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New Empirical Strategies for the Study of Parliamentary Government Formation

  • Garrett Glasgow (a1), Matt Golder (a2) and Sona N. Golder (a3)

Abstract

In recent years, a consensus has developed that the conditional logit (CL) model is the most appropriate strategy for modeling government choice. In this paper, we reconsider this approach and make three methodological contributions. First, we employ a mixed logit with random coefficients that allows us to take account of unobserved heterogeneity in the government formation process and relax the independence of irrelevant alternatives (IIA) assumption. Second, we demonstrate that the procedure used in the literature to test the IIA assumption is biased against finding IIA violations. An improved testing procedure reveals clear evidence of IIA violations, indicating that the CL model is inappropriate. Third, we move beyond simply presenting the sign and significance of model coefficients, suggesting various strategies for interpreting the substantive influence of variables in models of government choice.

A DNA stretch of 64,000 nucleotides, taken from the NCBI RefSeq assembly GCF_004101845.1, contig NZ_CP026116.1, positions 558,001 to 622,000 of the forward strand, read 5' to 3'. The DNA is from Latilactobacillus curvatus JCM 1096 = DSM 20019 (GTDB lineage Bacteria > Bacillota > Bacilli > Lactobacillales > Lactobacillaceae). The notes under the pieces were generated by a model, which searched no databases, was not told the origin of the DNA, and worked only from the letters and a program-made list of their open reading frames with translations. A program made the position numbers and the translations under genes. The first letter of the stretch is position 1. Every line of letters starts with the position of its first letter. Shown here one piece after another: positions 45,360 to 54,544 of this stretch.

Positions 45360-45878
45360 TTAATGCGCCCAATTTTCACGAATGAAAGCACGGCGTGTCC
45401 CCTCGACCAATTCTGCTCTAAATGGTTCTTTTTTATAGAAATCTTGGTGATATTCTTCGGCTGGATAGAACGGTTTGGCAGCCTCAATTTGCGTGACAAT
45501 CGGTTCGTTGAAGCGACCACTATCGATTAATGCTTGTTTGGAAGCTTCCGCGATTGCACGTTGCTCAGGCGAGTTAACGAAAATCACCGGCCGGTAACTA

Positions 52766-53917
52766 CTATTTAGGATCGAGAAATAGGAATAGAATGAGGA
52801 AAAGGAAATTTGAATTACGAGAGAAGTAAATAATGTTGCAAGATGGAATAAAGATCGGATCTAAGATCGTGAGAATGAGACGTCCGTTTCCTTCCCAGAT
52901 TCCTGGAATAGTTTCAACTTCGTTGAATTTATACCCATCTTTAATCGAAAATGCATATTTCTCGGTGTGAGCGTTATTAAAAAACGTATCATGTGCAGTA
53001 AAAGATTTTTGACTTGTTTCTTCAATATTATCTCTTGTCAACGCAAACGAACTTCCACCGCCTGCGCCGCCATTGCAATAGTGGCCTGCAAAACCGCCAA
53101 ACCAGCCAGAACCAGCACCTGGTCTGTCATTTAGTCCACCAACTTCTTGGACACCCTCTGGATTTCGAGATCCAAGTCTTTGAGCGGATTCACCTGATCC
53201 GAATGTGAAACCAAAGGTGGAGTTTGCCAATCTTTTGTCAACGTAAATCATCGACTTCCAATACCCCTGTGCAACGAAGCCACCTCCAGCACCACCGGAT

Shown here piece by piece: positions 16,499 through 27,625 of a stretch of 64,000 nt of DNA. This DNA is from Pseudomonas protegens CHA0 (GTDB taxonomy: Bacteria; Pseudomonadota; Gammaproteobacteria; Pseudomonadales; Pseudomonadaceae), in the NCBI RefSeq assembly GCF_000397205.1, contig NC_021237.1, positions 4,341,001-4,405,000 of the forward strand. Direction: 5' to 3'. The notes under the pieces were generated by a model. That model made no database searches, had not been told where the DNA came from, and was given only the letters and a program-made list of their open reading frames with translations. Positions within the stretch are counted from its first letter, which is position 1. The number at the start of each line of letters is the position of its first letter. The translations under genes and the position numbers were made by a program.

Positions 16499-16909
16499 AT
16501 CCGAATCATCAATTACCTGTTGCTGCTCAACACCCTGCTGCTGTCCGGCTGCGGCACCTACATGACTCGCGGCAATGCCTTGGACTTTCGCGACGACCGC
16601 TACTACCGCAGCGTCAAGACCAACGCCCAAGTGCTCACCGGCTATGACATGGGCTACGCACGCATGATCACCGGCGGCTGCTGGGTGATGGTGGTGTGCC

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Corresponding author

e-mail: glasgow@polsci.ucsb.edu (corresponding author)

Footnotes

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Edited by Vera Troeger

Authors' note: We thank Jim Adams, Lanny Martin, Randy Stevenson, Greg Wawro, two anonymous reviewers, and audiences at the 2010 Annual Meeting of the Midwest Political Science Association, the 2010 Summer Political Methodology Meeting, the 2011 Southern California Comparative Political Science conference, and the 2011 European Consortium for Political Research General Conference for helpful comments on this paper. The data and all computer code necessary to replicate the results and figures in this analysis are available at the Political Analysis dataverse.

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References

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New Empirical Strategies for the Study of Parliamentary Government Formation

  • Garrett Glasgow (a1), Matt Golder (a2) and Sona N. Golder (a3)

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